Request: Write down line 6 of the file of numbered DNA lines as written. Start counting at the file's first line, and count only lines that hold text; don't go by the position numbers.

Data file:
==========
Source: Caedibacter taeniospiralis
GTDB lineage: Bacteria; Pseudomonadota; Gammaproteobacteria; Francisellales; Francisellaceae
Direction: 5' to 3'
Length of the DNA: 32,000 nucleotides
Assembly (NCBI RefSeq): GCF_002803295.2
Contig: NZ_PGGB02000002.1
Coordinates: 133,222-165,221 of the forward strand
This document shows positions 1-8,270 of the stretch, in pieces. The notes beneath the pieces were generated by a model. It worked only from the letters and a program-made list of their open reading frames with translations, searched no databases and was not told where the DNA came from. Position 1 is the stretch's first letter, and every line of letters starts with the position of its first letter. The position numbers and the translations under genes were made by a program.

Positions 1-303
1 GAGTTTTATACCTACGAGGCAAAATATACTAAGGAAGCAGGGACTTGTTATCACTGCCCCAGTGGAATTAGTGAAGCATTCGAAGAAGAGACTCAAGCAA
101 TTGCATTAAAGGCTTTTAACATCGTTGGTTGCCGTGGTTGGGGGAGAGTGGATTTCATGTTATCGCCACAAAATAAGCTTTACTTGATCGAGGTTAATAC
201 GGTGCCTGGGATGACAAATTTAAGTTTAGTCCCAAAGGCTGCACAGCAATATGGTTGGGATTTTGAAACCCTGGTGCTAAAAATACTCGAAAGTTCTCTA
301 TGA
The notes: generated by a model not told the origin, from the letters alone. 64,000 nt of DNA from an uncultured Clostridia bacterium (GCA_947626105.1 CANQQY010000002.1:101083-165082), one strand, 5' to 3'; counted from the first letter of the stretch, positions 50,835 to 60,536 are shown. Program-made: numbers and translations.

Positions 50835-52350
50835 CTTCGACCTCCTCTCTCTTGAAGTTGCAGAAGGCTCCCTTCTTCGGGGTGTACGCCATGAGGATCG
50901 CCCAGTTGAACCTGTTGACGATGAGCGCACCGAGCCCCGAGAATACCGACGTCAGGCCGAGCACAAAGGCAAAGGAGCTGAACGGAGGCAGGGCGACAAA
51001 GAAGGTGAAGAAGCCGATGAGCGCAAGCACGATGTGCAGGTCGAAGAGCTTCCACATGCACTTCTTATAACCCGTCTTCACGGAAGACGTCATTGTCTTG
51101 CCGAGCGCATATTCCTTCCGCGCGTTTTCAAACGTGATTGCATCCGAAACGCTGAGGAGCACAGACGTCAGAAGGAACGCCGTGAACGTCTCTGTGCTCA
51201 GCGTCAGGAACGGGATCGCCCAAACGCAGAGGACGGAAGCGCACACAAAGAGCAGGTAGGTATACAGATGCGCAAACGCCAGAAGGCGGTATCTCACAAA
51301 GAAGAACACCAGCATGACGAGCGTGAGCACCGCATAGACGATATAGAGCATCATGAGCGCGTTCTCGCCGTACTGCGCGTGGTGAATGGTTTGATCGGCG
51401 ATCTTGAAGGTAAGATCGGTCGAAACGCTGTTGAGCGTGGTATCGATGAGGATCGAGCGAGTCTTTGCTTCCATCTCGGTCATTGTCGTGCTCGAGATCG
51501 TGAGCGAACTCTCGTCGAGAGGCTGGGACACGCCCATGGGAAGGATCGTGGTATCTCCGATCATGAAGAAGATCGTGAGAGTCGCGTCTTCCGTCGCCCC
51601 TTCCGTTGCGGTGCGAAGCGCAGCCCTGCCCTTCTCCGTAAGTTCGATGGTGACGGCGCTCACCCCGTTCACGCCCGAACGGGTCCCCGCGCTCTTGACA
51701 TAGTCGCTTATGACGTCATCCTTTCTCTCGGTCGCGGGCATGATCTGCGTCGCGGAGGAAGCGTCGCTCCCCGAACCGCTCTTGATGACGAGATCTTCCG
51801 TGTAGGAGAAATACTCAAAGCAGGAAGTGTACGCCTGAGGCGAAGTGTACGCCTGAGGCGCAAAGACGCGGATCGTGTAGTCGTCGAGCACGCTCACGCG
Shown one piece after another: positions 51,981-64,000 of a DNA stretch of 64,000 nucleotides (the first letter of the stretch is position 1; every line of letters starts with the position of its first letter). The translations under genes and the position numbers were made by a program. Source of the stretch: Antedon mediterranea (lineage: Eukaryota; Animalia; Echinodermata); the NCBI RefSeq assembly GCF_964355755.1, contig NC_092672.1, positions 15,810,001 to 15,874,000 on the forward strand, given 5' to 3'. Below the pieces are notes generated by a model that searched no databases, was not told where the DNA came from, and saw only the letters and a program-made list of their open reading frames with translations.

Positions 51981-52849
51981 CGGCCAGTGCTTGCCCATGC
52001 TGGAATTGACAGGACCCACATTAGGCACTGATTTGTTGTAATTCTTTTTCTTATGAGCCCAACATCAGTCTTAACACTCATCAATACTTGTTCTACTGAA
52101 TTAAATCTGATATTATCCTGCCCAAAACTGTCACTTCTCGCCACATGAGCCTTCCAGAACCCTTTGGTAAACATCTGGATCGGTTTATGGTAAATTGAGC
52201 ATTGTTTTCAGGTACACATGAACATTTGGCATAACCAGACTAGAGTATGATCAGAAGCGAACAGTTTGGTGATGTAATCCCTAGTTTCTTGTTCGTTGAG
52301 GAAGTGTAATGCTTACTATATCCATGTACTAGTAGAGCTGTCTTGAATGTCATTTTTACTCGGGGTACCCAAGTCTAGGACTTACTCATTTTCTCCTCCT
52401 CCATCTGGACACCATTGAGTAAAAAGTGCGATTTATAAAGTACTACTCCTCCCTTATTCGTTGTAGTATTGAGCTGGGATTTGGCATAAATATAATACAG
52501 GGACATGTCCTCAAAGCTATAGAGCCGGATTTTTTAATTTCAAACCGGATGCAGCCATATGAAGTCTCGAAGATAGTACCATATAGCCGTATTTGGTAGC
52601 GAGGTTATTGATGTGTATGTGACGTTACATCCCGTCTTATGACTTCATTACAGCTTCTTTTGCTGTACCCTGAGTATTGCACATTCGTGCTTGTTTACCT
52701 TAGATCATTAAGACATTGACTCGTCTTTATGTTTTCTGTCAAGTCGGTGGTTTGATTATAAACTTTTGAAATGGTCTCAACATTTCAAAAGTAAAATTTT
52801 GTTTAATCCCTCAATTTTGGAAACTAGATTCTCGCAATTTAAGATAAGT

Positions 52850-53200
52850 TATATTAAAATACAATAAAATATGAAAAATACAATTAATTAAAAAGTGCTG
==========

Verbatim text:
Contig: NZ_PGGB02000002.1